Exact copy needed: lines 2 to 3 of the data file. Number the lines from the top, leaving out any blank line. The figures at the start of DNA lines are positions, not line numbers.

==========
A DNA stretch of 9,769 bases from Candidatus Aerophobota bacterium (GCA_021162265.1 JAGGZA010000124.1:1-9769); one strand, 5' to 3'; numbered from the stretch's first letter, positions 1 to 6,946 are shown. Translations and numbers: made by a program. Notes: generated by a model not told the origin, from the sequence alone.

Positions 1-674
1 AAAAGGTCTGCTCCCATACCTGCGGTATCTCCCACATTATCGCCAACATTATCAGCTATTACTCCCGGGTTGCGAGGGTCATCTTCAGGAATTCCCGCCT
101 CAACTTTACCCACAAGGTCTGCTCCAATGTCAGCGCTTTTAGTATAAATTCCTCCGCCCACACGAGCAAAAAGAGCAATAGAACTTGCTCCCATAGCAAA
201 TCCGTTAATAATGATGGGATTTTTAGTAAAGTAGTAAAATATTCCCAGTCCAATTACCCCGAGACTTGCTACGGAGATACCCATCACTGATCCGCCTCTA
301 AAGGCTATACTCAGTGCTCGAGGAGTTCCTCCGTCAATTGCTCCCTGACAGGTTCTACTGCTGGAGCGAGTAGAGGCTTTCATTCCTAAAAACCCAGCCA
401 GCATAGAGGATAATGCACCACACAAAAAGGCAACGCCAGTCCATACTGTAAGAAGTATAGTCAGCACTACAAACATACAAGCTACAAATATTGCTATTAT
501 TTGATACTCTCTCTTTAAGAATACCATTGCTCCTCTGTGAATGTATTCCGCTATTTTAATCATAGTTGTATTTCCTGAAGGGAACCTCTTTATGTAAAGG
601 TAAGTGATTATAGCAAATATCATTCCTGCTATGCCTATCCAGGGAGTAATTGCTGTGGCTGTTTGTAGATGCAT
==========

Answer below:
Positions 1-674
1 AAAAGGTCTGCTCCCATACCTGCGGTATCTCCCACATTATCGCCAACATTATCAGCTATTACTCCCGGGTTGCGAGGGTCATCTTCAGGAATTCCCGCCT